Cutthroat fry

These young-of-the-year cutthroat trout didn’t survive the draw down in releases from the Jackson Lake Dam. They were photographed downstream of Pacific Creek landing on Monday.

Fisheries managers and advocates want anglers and river runners to log and share the locations of fish and aquatic insects that have become stranded in dewatered and disconnected braids of the Snake River.

The cause of the stranding is an approximately 90% reduction in water releases from the Snake River Dam that occurred between last Thursday and today.

While floating the Pacific Creek to Deadman’s Bar stretch of the Snake River on Monday, Orvis store manager and entomologist Maggie Heumann saw some of the early casualties of the vastly reduced flows. She described seeing a heap of dead cutthroat trout fry and also insect species that were being hit hard.

“We’re taking a look at the macroinvertebrates as we go down, and it’s not looking good,” Heumann told the Jackson Hole Daily. “They haven’t had time to move.”

Every fall, water released out of Jackson Lake Dam into the Snake River is tapered down to the winter-long release rate, typically around 300 cubic feet per second. But 2021 was out of the ordinary because flows stayed considerably higher than average through the summer and into the fall to satisfy agricultural demands in Idaho. The effect was that the transition into the winter flow rate was more abrupt.

Fly fishing guides, advocacy groups and the Wyoming Game and Fish Department responded to the more rapid change by monitoring how the Snake River and its dependent wildlife are being influenced by a 90% drop in water over less than a week. Currently, not much is known about how the web of aquatic and terrestrial life responds.

“I wish we did know,” Game and Fish Regional Fisheries Supervisor Darren Rhea said. “We’ve got very limited historic data on what channels dry up when, so that’s why it’s so important to try to get this information.”

Game and Fish is intending to intervene by saving fish that do become stranded, Rhea said, by using the “simplest and easiest” means possible: Nets and buckets.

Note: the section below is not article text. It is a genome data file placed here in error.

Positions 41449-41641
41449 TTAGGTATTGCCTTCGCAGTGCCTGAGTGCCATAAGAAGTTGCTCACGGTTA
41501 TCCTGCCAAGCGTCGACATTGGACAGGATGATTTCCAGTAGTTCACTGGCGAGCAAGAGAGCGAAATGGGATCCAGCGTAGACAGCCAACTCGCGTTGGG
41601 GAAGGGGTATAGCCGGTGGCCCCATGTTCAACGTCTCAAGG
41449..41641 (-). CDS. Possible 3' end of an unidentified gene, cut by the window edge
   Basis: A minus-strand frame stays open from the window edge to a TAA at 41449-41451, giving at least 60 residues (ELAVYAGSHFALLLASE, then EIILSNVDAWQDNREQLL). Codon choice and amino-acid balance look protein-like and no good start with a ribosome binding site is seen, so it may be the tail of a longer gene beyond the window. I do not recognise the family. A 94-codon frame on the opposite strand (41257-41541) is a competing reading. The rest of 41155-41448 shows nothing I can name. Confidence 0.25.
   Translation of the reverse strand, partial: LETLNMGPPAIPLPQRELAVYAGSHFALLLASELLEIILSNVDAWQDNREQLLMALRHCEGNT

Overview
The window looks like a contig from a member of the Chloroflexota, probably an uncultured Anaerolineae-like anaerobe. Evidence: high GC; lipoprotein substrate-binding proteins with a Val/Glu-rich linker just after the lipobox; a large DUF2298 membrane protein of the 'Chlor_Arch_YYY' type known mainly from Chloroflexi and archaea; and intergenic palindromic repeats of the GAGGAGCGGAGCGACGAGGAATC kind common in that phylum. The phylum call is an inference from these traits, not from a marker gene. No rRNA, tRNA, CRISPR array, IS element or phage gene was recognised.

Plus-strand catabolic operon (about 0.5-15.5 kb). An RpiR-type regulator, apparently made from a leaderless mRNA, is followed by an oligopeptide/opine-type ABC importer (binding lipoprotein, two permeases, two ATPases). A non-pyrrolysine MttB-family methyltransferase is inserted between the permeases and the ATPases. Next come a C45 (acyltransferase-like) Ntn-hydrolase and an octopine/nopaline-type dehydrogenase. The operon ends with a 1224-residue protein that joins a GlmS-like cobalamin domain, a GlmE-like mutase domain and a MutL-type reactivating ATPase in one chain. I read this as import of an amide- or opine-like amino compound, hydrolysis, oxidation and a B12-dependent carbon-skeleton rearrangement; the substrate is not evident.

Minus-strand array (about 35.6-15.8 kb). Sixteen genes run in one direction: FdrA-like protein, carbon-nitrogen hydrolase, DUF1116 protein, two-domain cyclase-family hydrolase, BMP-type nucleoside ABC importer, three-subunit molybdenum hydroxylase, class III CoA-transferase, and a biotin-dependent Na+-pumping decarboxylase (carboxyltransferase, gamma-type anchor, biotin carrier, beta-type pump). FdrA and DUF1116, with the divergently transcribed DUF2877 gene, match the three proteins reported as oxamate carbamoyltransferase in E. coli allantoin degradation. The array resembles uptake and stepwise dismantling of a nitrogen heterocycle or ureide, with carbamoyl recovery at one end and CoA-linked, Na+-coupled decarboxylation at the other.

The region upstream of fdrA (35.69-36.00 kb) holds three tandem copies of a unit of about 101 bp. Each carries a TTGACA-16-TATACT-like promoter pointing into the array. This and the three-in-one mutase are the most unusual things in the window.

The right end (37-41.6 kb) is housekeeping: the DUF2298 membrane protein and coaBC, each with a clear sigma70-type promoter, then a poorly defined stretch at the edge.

That’s where the call to the public comes in.

“We don’t have plans to specifically rescue fish in one location or another,” Rhea said. “It’s going to largely be dictated by what we observe and what others observe.”

Trout Unlimited is encouraging people who venture out onto the Snake to log stranded fish sightings on its TU Rivers app. Alternatively, photos, observations and locations can be emailed to Leslie Steen, leslie.steen@tu.org.

Steen pointed out that there’s been a big grassroots monitoring effort set in motion by the faster draw down in 2021.

“Everyone’s trying to understand, in a dramatic year like this, what the impacts are,” she said.

Trout Unlimited’s science team is using drone photography to document how the river responds, and those photos will be analyzed by the Teton Conservation District. The National Park Service is also using remote cameras to create time-lapse videos.

Longtime fishing guide Jean Bruun has also spearheaded a water-based citizen science effort to learn how the different stretches of the dynamic Snake River respond. She buried 11 stakes in the riverbed at various points downstream from the dam and arranged for photos to be taken at each site every day during the draw down.

“The danger here is that it’s going to sound like we’re only concerned about the fishing,” Bruun said. “We’re not. We’re concerned about the river and responsibility to care for her.”

“This impacts every single living thing that lives around that river,” she added.

Contact Mike Koshmrl at 732-7067 or env@jhnewsandguide.com.

Mike has reported on the Greater Yellowstone Ecosystem's wildlife, wildlands and the agencies that manage them since 2012. A native Minnesotan, he arrived in the West to study environmental journalism at the University of Colorado.

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